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  • 1
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    PANGAEA
    In:  Supplement to: Coppola, Alysha I; Wiedemeier, Daniel B; Galy, Valier; Haghipour, Negar; Hanke, Ulrich M; Nascimento, Gabriela S; Usman, Muhammed Ojoshogu; Blattmann, Thomas M; Reisser, Moritz; Freymond, Chantal V; Zhao, Meixun; Voss, Britta; Wacker, Lukas; Schefuß, Enno; Peucker-Ehrenbrink, Bernhard; Abiven, Samuel; Schmidt, Michael W I; Eglinton, Timothy Ian (2018): Global-scale evidence for the refractory nature of riverine black carbon. Nature Geoscience, 11(8), 584-588, https://doi.org/10.1038/s41561-018-0159-8
    Publication Date: 2020-01-17
    Description: Wildfires and incomplete combustion of fossil fuel produce large amounts of black carbon. Black carbon production and transport are essential components of the carbon cycle. Constraining estimates of black carbon exported from land to ocean is critical, given ongoing changes in land use and climate, which affect fire occurrence and black carbon dynamics. Here, we present an inventory of the concentration and radiocarbon content (∆14C) of particulate black carbon for 18 rivers around the globe. We find that particulate black carbon accounts for about 15.8 ± 0.9% of river particulate organic carbon, and that fluxes of particulate black carbon co-vary with river-suspended sediment, indicating that particulate black carbon export is primarily controlled by erosion. River particulate black carbon is not exclusively from modern sources but is also aged in intermediate terrestrial carbon pools in several high-latitude rivers, with ages of up to 17,000 14C years. The flux-weighted 14C average age of particulate black carbon exported to oceans is 3,700 ± 400 14C years. We estimate that the annual global flux of particulate black carbon to the ocean is 0.017 to 0.037 Pg, accounting for 4 to 32% of the annually produced black carbon. When buried in marine sediments, particulate black carbon is sequestered to form a long-term sink for CO2.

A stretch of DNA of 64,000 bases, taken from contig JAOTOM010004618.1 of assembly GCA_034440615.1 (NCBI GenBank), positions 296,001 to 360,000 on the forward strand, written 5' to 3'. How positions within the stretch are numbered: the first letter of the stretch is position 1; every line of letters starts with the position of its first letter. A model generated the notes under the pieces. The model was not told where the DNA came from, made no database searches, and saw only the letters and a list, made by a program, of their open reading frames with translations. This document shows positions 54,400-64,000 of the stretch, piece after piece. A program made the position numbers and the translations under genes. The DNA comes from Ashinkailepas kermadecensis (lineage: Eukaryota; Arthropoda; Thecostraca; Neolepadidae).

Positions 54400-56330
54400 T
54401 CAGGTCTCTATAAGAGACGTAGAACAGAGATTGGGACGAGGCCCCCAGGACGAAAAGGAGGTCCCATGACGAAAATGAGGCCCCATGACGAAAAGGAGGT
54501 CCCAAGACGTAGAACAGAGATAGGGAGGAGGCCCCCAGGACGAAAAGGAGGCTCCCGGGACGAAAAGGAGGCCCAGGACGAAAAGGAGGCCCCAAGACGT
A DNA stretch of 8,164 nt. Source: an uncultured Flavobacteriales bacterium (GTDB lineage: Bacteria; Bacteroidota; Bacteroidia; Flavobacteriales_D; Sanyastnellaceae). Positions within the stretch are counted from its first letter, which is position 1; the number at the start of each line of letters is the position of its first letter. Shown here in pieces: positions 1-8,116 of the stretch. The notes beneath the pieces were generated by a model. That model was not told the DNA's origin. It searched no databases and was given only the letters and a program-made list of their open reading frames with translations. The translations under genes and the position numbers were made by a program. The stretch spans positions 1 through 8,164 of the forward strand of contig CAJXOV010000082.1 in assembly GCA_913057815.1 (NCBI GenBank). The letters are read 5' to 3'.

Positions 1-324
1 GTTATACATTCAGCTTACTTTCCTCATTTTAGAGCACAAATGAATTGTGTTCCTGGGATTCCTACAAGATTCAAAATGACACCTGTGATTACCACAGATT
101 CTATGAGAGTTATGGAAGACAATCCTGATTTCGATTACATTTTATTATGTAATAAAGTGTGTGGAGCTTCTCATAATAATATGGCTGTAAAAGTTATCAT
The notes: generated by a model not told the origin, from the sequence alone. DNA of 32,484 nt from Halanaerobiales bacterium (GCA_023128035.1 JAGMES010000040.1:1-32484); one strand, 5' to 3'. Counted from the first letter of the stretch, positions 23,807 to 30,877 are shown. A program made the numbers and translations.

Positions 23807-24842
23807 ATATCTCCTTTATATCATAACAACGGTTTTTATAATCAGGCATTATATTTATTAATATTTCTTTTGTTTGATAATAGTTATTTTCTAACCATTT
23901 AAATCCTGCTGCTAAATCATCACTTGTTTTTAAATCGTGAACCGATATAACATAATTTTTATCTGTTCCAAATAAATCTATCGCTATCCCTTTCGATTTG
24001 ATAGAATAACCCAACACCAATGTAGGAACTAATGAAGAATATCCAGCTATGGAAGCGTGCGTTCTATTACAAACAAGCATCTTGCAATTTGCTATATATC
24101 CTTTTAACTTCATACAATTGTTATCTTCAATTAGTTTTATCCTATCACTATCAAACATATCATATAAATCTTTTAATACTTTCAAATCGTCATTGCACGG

Type: Dataset
    Format: application/octet-stream, 29.0 kBytes
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  • 2
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    PANGAEA
    Publication Date: 2020-01-17
    Description: Expansion (version 2.0) of the original Land2Sea database of exorheic rivers (Peucker-Ehrenbrink, 2009, doi:10.1029/2008GC002356) that contains information on 1519 rivers, with additional literature estimates of basin size, water discharge (runoff) under current conditions and prior to human intervention, suspended sediment discharge under current conditions and prior to human intervention, estimate of sediment bedload flux, dissolved strontium concentration and radiogenic isotope value as well as particulate (silt or clay) neodymium concentration, isotope composition and Nd model ages. A large addition to the original river database that contains a significant amount of data from the compilation of Meybeck and Ragu (1996) is from Milliman and Farnsworth (2011). The compilation is not yet geo-referenced. The 2156 rivers are sorted alphabetically within each large-scale drainage region (Graham et al., 1999, 2000). In addition, the compilation includes data on sizes of, and sediment discharge from 48 small islands in Oceania with very high sediment yields. Any errors in transcribing data or converting units from their primary sources into this compilation are entirely mine. Acknowledgements: BPE acknowledges financial support from NSR-EAR-0087697, -0125873, -1226818 and ICER-1639557, as well as from WHOI's Investment in Research and Development Fund.